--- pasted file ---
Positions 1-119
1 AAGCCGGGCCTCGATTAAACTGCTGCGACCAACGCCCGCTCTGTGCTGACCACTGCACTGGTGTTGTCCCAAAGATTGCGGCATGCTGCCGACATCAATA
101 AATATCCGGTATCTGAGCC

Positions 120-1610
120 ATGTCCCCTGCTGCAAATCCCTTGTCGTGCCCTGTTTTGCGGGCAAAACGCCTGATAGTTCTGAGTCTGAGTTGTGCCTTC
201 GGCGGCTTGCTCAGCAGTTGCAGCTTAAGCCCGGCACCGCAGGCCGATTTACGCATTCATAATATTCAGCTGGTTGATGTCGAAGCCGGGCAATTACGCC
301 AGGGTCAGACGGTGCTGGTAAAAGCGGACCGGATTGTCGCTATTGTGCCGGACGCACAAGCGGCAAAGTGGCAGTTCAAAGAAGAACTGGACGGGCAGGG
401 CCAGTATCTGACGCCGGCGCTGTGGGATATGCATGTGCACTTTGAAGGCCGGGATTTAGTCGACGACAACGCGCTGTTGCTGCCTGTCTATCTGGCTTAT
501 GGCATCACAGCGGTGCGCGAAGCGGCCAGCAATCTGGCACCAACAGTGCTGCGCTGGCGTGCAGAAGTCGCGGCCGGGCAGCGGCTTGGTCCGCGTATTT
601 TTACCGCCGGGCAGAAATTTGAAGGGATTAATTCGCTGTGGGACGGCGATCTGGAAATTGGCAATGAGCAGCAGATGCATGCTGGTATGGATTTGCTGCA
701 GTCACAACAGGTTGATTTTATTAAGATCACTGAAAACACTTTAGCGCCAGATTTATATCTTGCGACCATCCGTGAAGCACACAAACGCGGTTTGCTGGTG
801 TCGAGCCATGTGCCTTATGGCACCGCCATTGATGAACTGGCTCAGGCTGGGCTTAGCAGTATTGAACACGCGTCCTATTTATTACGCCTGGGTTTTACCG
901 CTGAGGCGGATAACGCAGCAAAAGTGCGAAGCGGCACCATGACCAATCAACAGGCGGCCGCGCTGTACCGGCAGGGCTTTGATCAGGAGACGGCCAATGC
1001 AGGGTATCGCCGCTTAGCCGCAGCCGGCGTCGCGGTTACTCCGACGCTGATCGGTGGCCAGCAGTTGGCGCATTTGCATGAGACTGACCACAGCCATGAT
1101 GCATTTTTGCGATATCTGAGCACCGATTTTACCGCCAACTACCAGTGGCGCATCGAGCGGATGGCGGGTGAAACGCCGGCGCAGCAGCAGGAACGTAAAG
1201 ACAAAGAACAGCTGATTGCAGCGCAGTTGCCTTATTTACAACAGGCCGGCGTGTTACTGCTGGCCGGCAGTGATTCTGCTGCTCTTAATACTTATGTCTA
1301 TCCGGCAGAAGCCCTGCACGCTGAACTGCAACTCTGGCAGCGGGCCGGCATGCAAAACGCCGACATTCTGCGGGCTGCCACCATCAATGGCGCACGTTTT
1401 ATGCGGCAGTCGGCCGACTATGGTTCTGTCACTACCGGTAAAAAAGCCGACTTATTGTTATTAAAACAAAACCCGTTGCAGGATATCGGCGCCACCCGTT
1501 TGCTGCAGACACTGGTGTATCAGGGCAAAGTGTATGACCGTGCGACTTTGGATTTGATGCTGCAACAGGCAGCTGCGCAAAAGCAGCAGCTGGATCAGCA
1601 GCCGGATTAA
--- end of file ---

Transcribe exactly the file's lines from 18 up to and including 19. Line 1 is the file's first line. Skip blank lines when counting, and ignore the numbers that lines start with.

1401 ATGCGGCAGTCGGCCGACTATGGTTCTGTCACTACCGGTAAAAAAGCCGACTTATTGTTATTAAAACAAAACCCGTTGCAGGATATCGGCGCCACCCGTT
1501 TGCTGCAGACACTGGTGTATCAGGGCAAAGTGTATGACCGTGCGACTTTGGATTTGATGCTGCAACAGGCAGCTGCGCAAAAGCAGCAGCTGGATCAGCA